Blackwater president acknowledges guards sometimes fire first
David Edwards and Nick Juliano
Published: Tuesday October 2, 2007

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The chairman of Blackwater USA, which is facing intense scrutiny over the deaths of a dozen Iraqi civilians last month, defended his private security contractors working in Iraq, while Republicans worked to paint the hearing as little more than an attempt for Democrats to score partisan points.

In sworn testimony Erik Prince, a former Navy SEAL who founded Blackwater, acknowledged that his guards sometimes will fire first on Iraqis in an attempt to prevent "potential car bombs," although he insisted the contractors follow a strict protocol before resorting to lethal force.

The House Oversight Committee met in the wake of a Sept. 16 shooting during which Blackwater guards are alleged to have been unprovoked when they opened fire on a crowd of Iraqis, killing between 11 and 20 civilians. Details of that incident were not directly addressed Tuesdsay in order because of fears such a discussion could taint ongoing investigations by the FBI and State Department. The shooting drew intense scrutiny to the company and provoked Iraq's government to move to expel its contractors from the country.

Several committee members pressed Prince to clarify the rules of engagement and standard operating procedures that govern Blackwater guards. A report released Monday by the committee's Democratic staff found that Blackwater guards fired first in more than 80 percent of the 195 "escalation of force" incidents since 2005.

Although Prince said they only use force defensively, Blackwater guards have the authority to fire on "potential car bombs" that they deem to be a threat. Because insurgents have devised such effective weapons in targeting US troops and contractors with explosives-packed vehicles, contractors view every car that gets within 100 meters as a potential threat, Prince said.

"The bad guys have figured out how to make precision weapon," he said. "You take a car, you pack it with explosives, and you find a suicidal person who wants to drive it into the back of a convoy."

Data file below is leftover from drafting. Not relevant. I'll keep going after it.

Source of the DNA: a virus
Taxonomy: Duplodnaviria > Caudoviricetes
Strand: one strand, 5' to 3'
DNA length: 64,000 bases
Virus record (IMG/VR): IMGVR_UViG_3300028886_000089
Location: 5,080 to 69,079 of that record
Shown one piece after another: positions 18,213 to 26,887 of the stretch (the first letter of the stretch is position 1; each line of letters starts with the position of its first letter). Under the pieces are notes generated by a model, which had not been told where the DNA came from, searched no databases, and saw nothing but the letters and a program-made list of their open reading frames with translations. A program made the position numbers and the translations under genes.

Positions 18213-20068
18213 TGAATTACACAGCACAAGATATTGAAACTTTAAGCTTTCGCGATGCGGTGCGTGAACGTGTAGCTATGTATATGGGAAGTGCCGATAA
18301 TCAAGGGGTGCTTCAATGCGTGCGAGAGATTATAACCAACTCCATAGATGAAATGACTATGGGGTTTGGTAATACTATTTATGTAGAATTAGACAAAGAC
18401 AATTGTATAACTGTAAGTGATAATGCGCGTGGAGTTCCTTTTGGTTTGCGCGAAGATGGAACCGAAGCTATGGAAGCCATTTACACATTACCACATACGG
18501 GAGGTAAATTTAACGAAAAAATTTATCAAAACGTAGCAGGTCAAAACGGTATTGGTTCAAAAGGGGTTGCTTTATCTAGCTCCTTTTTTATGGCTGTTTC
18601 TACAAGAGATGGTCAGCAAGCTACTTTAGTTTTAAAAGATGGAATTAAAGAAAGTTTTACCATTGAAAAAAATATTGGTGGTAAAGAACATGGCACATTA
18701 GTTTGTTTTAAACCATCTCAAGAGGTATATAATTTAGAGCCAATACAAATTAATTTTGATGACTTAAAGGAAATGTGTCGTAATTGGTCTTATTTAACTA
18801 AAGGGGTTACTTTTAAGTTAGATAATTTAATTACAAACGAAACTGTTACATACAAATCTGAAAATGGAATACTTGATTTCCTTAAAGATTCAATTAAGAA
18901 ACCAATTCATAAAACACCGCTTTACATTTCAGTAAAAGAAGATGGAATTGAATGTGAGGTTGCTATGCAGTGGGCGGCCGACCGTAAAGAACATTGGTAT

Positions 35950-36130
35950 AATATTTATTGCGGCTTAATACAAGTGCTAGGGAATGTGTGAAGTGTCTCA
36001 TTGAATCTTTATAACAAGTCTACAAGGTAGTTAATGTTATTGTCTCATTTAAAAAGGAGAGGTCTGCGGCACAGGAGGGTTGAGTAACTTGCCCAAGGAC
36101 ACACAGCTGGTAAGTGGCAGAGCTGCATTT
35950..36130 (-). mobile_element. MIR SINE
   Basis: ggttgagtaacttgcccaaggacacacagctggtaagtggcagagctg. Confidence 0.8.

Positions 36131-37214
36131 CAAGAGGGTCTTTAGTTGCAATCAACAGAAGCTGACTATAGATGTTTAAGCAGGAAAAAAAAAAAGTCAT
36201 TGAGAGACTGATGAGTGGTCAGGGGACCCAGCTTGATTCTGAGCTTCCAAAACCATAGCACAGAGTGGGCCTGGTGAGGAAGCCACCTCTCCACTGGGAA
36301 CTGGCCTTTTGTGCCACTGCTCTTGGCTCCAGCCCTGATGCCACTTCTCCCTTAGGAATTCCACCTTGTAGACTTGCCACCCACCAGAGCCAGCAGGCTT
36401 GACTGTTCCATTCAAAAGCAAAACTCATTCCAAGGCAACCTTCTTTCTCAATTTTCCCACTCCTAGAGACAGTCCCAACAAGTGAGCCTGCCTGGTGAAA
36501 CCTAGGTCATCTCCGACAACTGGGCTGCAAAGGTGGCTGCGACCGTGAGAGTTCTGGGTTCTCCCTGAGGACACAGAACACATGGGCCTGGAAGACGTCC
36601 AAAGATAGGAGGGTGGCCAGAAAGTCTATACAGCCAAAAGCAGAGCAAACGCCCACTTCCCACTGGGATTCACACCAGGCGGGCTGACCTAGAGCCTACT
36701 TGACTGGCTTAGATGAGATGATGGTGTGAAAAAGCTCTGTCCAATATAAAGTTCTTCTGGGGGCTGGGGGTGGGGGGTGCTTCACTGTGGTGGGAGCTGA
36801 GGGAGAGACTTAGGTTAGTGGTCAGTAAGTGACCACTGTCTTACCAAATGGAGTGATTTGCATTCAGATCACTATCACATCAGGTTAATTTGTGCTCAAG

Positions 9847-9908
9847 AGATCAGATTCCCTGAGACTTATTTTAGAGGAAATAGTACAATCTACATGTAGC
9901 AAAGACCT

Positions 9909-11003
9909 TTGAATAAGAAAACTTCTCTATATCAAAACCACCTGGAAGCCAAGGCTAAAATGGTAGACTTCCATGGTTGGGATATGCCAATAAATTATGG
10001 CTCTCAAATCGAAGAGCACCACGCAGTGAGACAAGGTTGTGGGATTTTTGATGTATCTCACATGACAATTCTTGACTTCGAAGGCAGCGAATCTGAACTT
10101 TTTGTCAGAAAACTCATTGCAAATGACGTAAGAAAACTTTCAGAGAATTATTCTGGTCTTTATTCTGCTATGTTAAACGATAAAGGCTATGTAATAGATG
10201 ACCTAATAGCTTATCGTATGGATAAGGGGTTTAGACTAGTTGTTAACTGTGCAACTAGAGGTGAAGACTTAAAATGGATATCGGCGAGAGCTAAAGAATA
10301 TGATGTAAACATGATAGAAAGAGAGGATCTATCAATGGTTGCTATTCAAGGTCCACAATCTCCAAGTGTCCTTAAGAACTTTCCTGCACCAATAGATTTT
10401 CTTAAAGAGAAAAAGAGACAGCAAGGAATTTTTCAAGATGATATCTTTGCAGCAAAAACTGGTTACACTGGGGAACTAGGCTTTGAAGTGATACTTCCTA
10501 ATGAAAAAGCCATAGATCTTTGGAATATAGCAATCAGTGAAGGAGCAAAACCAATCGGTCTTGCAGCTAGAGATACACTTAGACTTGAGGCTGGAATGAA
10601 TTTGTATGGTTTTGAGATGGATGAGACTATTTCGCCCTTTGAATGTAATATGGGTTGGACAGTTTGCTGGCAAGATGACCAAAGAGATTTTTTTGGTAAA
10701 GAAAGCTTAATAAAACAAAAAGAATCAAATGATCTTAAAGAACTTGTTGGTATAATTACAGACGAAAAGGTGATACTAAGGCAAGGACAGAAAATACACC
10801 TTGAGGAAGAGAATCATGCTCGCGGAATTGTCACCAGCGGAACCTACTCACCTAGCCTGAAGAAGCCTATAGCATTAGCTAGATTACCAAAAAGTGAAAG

The following video is from CNN.com, broadcast on October 2, 2007. (Story continues below)


Prince outlined several steps beginning with Blackwater convoys sounding air horns and flashing their lights and sirens and firing "non-lethal" flares at vehicles approaching at high speeds. If cars continue to approach, he said, guards will sometimes fire at an approaching vehicle's radiator or windshield, away from passengers, and if that fails to stop them Blackwater guards will open fire on the driver.

Prince said Blackwater guards follow the rules of engagement that govern State Department and Defense Department security contractors, although he specified that American troops are held to a different standard.

"We do not have the same as a US soldier at all," he said.

Republican calls hearing 'repeat' of MoveOn 'attack'

Rep. Darrell Issa (R-CA) compared Tuesday's House Oversight Committee hearing on the role of Blackwater USA guards in the deaths of innocent Iraqis with a nearly month-old advertisement attacking Gen. David Petraeus, the commander of US troops in Iraq.

"I think it's been made incredibly clear by ... the Democrat side that this is not about Blackwater," Issa said in his opening statement. "What we're hearing today is in fact a repeat of the MoveOn.org attack on Gen. Petraeus's patriotism. ... What they couldn't do to our men and women in uniform, they'll simply switch targets."

The video is from CNN.com, broadcast on October 2, 2007. (Story continues below)


Issa qualified his statement saying he was not "here to protect Blackwater," and he accused Democrats of using the hearing to re-debate whether the US should have gone into the war in the first place. (Other than a few asides from the panel's most liberal members, questioning focused exclusively on Blackwater's actions.)

Along with Issa's MoveOn red herring, other GOP committee members invoked the previous military service of most Blackwater contractors in attempting to deflect criticism.

Rep. Patrick McHenry (R-NC) said the "former soldiers" now working for Blackwater were serving with honor in Iraq, and Rep. John Mica (R-FL) moved that the committee adjourn before testimony even began because "they're really going after Blackwater," he said, an apparent reference to the panel's Democrats, and he accused the hearing of potentially interfering with investigations by the State and Justice departments.

Blackwater is on 'our team,' says GOP lawmaker

Rep. Michael Turner (R-OH) continued comparing criticisms of Blackwater to assaults on the military, and he chastised the Oversight Committee Democrats for not calling a hearing to express similar "indignation" at insurgents and al Qaeada fighters killing Americans in Iraq. (Such a hearing likely would not fall under the committee's jurisdiction.)

He said oversight of Blackwater was fine, as long as inquries did not undermine the company's work in Iraq on America's behalf.

Congress needs to keep in mind "who's on our team and who's on their team," Turner said. "I think (the hearing) crosses the line between our team and their team."

The video is from CNN.com, broadcast on October 2, 2007. (Story continues below)